Friday, January 4, 2013

Spring MVC - Customizing RequestMappingHandlerMapping

When Spring MVC is configured using <mvc:annotation-driven/> in an xml bean definition file, internally a component called RequestMappingHandlerMapping gets registered with Spring MVC. This component or in general a HandlerMapping component is responsible for routing request URI's to handlers which are the controller methods annotated with @RequestMapping annotation.

There are two specific configurations in RequestMappingHandlerMapping that may be non-intuitive:

The first configuration is "useSuffixPatternMatch", which is if say a uri "/members" maps to method to return a list of entities, "/members.xyz" would map to the same handler method.

The second configuration is "useTrailingSlashMatch" which is that "/members" and "/members/" would map to the same handler method.

If these two behavior need to be modified, the way to do that is to configure the RequestMappingHandlerMapping.

If <mvc:annotation-driven/> has been used to define the RequestMappingHandlerMapping, then the unwieldy way to go about it would be to remove <mvc:annotation-driven/> and instead to configure Spring MVC by expanding out the components that get registered by the custom namespace handler handling the "mvc" namespace, which is something along these lines(this is not complete and is being shown just to demonstrate the complexity of the configuration):

<bean name="handlerAdapter" class="org.springframework.web.servlet.mvc.method.annotation.RequestMappingHandlerAdapter">
 <property name="webBindingInitializer">
  <bean class="org.springframework.web.bind.support.ConfigurableWebBindingInitializer">
   <property name="conversionService" ref="conversionService"></property>
   <property name="validator">
    <bean class="org.springframework.validation.beanvalidation.LocalValidatorFactoryBean"/>
   </property>
  </bean>
 </property>
 <property name="messageConverters">
  <list>
   <bean class="org.springframework.http.converter.ByteArrayHttpMessageConverter"/>
   <bean class="org.springframework.http.converter.xml.Jaxb2RootElementHttpMessageConverter"/>
   <bean class="org.springframework.http.converter.json.MappingJackson2HttpMessageConverter"/>
   <bean class="org.springframework.http.converter.StringHttpMessageConverter"></bean>
   <bean class="org.springframework.http.converter.ResourceHttpMessageConverter"></bean>
   <bean class="org.springframework.http.converter.xml.SourceHttpMessageConverter"></bean>
   <bean class="org.springframework.http.converter.xml.XmlAwareFormHttpMessageConverter"></bean>
  </list>
 </property>
</bean>

<bean name="handlerMapping" class="org.springframework.web.servlet.mvc.method.annotation.RequestMappingHandlerMapping">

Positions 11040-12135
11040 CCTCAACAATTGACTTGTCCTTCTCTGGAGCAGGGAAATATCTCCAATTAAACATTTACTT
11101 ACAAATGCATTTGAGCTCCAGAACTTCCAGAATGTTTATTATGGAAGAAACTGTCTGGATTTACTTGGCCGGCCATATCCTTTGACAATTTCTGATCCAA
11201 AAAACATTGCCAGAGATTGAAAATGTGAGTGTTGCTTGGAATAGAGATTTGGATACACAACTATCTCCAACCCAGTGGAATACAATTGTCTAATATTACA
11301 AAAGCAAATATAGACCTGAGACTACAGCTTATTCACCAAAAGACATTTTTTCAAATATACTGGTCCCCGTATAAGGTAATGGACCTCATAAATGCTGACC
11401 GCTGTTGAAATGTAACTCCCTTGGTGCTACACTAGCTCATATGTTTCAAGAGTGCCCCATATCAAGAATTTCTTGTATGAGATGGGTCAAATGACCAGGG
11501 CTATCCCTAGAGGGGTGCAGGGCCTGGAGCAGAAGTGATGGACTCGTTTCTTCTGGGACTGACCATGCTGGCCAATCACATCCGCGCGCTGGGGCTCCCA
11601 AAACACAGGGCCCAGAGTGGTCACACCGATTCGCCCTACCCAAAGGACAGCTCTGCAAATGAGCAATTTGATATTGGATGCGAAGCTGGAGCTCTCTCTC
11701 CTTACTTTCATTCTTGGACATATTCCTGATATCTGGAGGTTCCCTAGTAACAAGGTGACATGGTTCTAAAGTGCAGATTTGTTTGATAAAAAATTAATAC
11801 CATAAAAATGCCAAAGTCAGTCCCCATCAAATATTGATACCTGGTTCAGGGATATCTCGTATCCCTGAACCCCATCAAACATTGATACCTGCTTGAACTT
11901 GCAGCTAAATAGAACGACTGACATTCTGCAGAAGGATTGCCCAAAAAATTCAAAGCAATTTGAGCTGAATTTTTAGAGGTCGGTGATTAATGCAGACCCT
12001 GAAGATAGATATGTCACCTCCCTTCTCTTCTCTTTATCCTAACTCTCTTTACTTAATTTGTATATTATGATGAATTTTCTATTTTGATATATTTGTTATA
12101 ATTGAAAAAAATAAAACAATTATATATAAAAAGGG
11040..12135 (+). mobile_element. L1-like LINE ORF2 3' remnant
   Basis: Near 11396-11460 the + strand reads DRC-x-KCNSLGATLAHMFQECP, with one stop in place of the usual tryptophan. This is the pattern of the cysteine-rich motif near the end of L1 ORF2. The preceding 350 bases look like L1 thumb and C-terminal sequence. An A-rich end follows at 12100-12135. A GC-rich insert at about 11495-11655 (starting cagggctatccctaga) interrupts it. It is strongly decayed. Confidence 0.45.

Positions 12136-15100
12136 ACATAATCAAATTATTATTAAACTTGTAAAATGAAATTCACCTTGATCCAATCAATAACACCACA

<property name="useTrailingSlashMatch" value="false"></property>
</bean> 

This is definitely not a good way to go about changing the configuration. Instead if faced with the need to configure RequestMappingHandlerMapping a far better approach is to move a part or the entire web-mvc configuration to Java @Configuration this way:

package mvcsample.spring;

import org.springframework.context.annotation.Bean;
import org.springframework.context.annotation.Configuration;
import org.springframework.web.servlet.config.annotation.WebMvcConfigurationSupport;
import org.springframework.web.servlet.mvc.method.annotation.RequestMappingHandlerMapping;



@Configuration
public class WebConfig extends WebMvcConfigurationSupport{
 @Bean
 public RequestMappingHandlerMapping requestMappingHandlerMapping() {
  RequestMappingHandlerMapping handlerMapping = super.requestMappingHandlerMapping();
  handlerMapping.setUseSuffixPatternMatch(false);
  handlerMapping.setUseTrailingSlashMatch(false);
  return handlerMapping;
 } 
}

and to import this configuration into the rest of the configuration xml(there are other documented ways also):

<bean class="mvcsample.spring.WebConfig"/>

<!-- 
<mvc:annotation-driven>
</mvc:annotation-driven> 
-->

@Configuration thus provides a simpler mechanism to configure the components in Spring MVC and migration from xml based configuration to Java configuration is highly recommended to simplify the configuration and manage customizations.

2 comments:

  1. I'm curious - why do you mix and match annotation-based configuration with the XML one? Wouldn't it make a bit more sense to use one or the other?

    ReplyDelete